Car manufacturers don't make it easy for car buyers when it comes to explaining the mysteries under a car's skin such as engine types, safety features or electronic driver aids – so here is a quick guide to what some of the jargon and acronyms mean.

ABS – Also known as anti-lock brakes. ABS is fitted to all modern cars as standard. Basically, with ABS when you press the brake pedal really hard the car's tyres will not lock up and skid. This allows you to steer, as the tyres are still able to get some grip from the road surface. In a skid the car will want to continue going in the direction of travel but with ABS you can still steer and possibly avoid a collision. It's a sad fact that most people fail to press the brake pedal hard enough in an emergency. When ABS is activated you will feel a slight but rapid beating through the pedal on the sole of your foot – this is normal.

ESP – Also known as DSC, ASC and VSC, depending on carmaker. There can be subtle differences in how this works from car to car but essentially it helps you turn when the tyres are losing grip. If you were going too fast around a roundabout on a wet day, for example, the car would naturally run wider than the direction you would want it to go. ESP uses clever maths in the car's electronic brain to understand where you are trying to go (via your steering input and the road wheel's revolutions) and applies the brakes or reduces power to the inner wheels to help the car turn in the direction you intended. ESP does a great job when it kicks in but it has to be said it can never be treated as a replacement for driver awareness or as a performance aid. It can be a lifesaver, though, and will be standard on all new cars courtesy of the lawmakers in Europe.

Hybrid - This means the car is powered by a mix of conventional engine (fuelled by petrol or diesel) and an electric motor (much like a milk float of old or a golf buggy). Toyota leads the way in this technology with French giant PSA (Peugeot & Citroen) leading in the diesel hybrid area. Toyota's luxury brand Lexus has made some very powerful-yet-green hybrids of late. Electricity gives instant power whereas a petrol engine needs a bit of right foot encouragement to deliver its power, so in theory Hybrid is a match made in heaven. In reality a modern diesel will often be as or more economical and sometimes as green as a hybrid. The ability of a hybrid to run using just electricity gives it the green high ground, especially in congested cities.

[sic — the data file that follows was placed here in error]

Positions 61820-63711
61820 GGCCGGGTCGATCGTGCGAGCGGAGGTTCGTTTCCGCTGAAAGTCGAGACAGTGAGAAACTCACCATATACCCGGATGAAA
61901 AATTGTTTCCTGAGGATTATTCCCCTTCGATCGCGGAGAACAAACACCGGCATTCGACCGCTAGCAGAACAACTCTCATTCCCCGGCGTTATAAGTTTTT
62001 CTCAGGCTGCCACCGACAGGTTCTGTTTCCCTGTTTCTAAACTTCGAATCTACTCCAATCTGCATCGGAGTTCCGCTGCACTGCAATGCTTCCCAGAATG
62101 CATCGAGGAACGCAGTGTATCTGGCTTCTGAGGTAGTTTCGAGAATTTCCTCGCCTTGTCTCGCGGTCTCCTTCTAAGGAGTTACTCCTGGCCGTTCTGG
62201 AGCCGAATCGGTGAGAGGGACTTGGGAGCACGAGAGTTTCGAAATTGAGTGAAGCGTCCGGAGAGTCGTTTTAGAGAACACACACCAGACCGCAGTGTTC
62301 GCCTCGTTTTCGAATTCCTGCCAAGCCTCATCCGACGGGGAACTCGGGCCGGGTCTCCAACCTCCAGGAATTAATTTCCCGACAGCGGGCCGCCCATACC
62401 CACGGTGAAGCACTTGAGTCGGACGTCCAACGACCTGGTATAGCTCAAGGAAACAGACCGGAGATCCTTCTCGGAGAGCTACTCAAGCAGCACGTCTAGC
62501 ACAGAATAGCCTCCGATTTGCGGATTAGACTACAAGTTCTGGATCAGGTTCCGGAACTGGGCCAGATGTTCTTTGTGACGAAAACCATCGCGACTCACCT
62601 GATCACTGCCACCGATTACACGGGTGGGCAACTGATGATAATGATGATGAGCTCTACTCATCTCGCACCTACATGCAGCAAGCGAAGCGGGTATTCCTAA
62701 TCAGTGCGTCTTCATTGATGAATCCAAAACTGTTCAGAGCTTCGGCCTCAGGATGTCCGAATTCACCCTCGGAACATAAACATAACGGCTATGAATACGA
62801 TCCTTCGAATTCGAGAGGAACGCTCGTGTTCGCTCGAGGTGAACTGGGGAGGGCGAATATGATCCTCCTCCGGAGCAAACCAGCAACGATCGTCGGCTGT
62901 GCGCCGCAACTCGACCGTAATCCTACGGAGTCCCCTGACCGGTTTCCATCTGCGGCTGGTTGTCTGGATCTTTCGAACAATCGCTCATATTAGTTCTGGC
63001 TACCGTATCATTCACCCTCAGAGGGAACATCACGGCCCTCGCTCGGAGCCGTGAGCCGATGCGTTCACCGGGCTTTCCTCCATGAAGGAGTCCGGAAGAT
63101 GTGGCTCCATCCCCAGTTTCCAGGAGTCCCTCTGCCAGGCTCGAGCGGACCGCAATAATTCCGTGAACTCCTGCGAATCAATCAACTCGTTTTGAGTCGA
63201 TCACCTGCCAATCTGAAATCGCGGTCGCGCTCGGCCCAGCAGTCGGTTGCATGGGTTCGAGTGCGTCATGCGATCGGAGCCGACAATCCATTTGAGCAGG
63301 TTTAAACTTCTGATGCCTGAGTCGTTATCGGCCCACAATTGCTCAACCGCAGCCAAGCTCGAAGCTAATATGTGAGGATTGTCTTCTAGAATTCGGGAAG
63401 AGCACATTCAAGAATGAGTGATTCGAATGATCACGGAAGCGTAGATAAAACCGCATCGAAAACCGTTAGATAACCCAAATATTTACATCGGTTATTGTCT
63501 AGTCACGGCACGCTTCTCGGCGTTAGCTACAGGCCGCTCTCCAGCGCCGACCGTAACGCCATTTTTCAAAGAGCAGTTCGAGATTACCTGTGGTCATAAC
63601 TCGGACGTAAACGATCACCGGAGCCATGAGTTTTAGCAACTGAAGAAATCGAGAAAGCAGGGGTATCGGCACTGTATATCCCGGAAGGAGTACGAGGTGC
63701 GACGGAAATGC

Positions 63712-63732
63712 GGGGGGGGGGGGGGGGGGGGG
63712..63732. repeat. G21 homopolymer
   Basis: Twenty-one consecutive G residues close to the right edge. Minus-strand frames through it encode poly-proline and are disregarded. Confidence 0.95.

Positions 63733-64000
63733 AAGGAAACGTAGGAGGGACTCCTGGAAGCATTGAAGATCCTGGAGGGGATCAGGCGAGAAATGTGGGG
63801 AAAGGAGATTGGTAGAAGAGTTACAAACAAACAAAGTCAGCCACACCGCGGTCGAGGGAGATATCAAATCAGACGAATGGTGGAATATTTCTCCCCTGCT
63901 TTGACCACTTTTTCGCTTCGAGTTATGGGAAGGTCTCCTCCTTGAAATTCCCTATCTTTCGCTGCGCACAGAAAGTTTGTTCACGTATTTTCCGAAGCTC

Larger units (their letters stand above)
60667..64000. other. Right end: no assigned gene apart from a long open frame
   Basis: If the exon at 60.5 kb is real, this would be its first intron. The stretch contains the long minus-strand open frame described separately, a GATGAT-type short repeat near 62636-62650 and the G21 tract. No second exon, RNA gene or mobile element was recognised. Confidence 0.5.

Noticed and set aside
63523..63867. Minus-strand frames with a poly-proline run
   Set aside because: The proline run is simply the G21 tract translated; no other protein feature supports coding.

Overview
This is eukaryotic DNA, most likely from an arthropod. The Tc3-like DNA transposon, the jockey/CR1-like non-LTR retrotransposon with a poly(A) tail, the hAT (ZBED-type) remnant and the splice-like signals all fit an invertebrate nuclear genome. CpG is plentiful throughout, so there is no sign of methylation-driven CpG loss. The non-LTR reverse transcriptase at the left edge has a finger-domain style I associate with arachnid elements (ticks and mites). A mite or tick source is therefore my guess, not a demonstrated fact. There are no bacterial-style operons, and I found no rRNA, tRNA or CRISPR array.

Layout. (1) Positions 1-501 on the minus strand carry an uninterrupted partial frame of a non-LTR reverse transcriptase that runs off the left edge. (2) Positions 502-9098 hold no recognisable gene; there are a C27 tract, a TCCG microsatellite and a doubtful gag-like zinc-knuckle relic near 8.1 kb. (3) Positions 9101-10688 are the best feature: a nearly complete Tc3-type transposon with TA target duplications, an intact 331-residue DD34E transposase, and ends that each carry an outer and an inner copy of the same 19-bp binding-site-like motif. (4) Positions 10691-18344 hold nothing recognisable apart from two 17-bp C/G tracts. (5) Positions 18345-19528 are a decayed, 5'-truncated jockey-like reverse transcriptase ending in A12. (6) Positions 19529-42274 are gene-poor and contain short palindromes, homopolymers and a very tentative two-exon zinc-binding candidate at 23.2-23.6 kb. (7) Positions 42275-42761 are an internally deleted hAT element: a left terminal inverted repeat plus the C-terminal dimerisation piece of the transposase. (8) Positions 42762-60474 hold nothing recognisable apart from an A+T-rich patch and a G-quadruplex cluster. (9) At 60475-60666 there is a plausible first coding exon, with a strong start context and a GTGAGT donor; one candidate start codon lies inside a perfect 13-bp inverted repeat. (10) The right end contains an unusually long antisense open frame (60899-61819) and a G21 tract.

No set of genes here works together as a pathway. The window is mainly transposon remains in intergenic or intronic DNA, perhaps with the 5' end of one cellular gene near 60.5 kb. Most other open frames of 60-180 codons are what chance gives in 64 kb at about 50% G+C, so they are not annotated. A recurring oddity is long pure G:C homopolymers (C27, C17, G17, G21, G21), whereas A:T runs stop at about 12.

EV – Electric Vehicle. Quite an old idea but now a practical choice for low mileage motorists. The Nissan Leaf was the first truly practical EV on Irish roads and it is joined by a group of cars from Renault like the Fluence ZE (zero emissions). Under the bonnet there isn't an oily, smelly engine to be found but instead a relatively simple electric motor. Electric motors only have a few moving parts and this makes an EV very quiet and, in theory, virtually maintenance-free. Battery technology is the only thing holding back EVs. Much like mobile phones or laptops, the batteries will only last so long and for many motoring journalists the 'so long' is not long enough. Opel, with its Ampera, has a solution that is clever: the car is powered by electricity but in addition to it has a small petrol engine that is only used to charge up the batteries when they run low. Ampera is what's known as an extended range EV because it can run for about the same distance as a conventional car before needing refuelling. The downside is that new technology is never cheap and for now EVs are toys for 'early adopters'.

Regenerative Braking – When you lift off the accelerator or apply the brakes the car recovers energy from this action to recharge its batteries (much like a dynamo on a bicycle).

Auto Stop/Start – This is a fuel-saving feature that city and town dwellers should embrace. There is a lot of money wasted when a car is running when stationary at lights or in a traffic jam. Auto Stop/Start switches off the engine (or power) and automatically restarts the engine when you go to move off. This system has helped many a manufacturer reduce their vehicles CO2 levels and improve their vehicles' fuel consumption figures.

Michael Sheridan